Origins of Easter traditions


Every year, Christians around the world celebrate Easter to remember the death and resurrection of Jesus Christ. Christians believe that through his resurrection, Jesus defeated death and sin and offers people eternal life if they follow him.

Christian churches in the West celebrate Easter on the first Sunday following the full moon after the Vernal Equinox on March 21. Therefore, Easter may fall anywhere between March 22 and April 25 of each year.

Lent is a 40-day period leading up to Easter Sunday that is a time of reflection and penance. It represents the 40 days Jesus spent in the wilderness before his public ministry, where he was tempted by the devil. The week before Easter is called Holy Week. It includes Maudy Thursday, which commemorates Jesus’ last supper with his disciples, Good Friday, which marks Jesus’ crucifixion, and Holy Saturday, which is a transition between the crucifixion and resurrection.

Some people believe Easter is related to the Jewish Passover, which is a celebration to mark the freedom of the Israelites from bondage and slavery. It was during Passover that Jesus was crucified. Historically, the two celebrations have been entwined. Pascha, originally meaning Passover, has come to mean Easter as well.

Eggs have long been associated with Easter.

Throughout the ages, eggs have symbolized new life and fertility. For Christians, eggs are symbolic of the resurrection of Christ. The hard shell of the egg represents the tomb of Christ and cracking it represents His resurrection. Eggs are frequently dyed, painted, colored or decorated in other ways. The decorating of eggs is believed to date back to at least the 13th Century.

In the Orthodox and Eastern Catholic traditions, eggs are dyed red to represent the shed blood of Christ. In medieval times, eggs were forbidden during Lent and so they were a mainstay of the Easter meal.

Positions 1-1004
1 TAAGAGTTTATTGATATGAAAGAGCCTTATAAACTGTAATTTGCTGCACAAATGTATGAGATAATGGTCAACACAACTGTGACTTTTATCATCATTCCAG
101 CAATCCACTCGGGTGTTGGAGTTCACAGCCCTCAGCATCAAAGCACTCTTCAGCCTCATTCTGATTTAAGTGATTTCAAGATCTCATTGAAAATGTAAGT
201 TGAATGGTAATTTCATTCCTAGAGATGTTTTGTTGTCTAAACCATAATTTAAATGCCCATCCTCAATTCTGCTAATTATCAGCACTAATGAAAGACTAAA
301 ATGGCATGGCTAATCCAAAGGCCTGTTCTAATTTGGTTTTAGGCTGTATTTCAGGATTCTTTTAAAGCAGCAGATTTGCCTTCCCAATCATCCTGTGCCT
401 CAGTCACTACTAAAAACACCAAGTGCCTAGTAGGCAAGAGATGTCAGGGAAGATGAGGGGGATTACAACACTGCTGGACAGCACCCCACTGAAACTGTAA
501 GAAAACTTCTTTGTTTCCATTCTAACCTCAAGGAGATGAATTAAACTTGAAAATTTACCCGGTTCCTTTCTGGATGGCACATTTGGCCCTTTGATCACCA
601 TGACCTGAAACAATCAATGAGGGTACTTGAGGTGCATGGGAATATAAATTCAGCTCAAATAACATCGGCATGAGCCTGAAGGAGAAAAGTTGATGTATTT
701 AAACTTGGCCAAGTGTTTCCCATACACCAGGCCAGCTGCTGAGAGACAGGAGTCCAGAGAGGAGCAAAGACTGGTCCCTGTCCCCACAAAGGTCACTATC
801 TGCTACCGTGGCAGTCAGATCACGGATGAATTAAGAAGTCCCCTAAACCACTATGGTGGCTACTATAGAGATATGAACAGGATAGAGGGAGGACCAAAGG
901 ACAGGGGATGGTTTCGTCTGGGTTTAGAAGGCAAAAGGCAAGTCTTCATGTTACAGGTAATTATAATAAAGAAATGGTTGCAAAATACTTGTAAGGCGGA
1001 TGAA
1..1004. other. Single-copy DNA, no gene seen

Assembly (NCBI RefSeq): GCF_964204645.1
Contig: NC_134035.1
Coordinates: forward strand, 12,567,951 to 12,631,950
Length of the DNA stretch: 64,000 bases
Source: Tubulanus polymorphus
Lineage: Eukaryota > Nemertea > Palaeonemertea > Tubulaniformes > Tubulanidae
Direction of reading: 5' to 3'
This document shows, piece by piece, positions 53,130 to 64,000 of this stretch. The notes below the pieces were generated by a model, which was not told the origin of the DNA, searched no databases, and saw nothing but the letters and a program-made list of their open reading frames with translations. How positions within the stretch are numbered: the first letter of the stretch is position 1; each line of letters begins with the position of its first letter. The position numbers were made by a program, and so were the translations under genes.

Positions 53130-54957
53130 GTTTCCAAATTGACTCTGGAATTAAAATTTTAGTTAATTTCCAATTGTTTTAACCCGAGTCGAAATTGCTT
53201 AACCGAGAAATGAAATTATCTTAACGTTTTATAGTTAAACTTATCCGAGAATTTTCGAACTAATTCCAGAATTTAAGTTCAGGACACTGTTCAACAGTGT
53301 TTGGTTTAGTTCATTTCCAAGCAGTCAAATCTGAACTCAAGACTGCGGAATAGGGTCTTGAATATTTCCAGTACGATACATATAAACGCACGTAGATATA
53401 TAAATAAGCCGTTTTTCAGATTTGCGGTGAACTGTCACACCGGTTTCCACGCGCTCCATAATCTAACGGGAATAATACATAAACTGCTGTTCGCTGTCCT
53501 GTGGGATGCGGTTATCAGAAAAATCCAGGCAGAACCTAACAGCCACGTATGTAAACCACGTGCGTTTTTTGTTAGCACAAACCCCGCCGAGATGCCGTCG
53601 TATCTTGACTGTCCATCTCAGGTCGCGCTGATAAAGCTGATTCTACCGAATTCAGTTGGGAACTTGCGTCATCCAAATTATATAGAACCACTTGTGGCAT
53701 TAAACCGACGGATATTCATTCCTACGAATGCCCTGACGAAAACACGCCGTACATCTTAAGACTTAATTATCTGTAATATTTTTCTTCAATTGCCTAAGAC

Eggs were also used in Easter games. Parents would hide them for their children to find. Also, children would roll them downhills. Rolling eggs is also symbolic of rolling the stone away from Christ’s tomb. Egg rolling is popular in England and is an Easter Monday sport. The most famous egg roll takes place annually on the White House lawn the Monday after Easter.

Like eggs, rabbits (or hares) were a symbol of a new life for pagans. Christians adopted it to represent new life in Christ.

The legend originated in Germany, where there were tales too of an “Easter hare” who laid eggs for children to find. German immigrants brought the story to Pennsylvania in the 1700s.

Germans also pioneered the practice of making chocolate bunnies and eggs.

Easter parades also have their origins in the Church. After their baptisms, Christians wore white robes all through Easter week to indicate their new lives. Those who had already been baptized instead wore new clothes to symbolize their sharing a new life with Christ.

Churchgoers in Medieval Europe would take a walk after Easter mass, led by a crucifix or an Easter candle.

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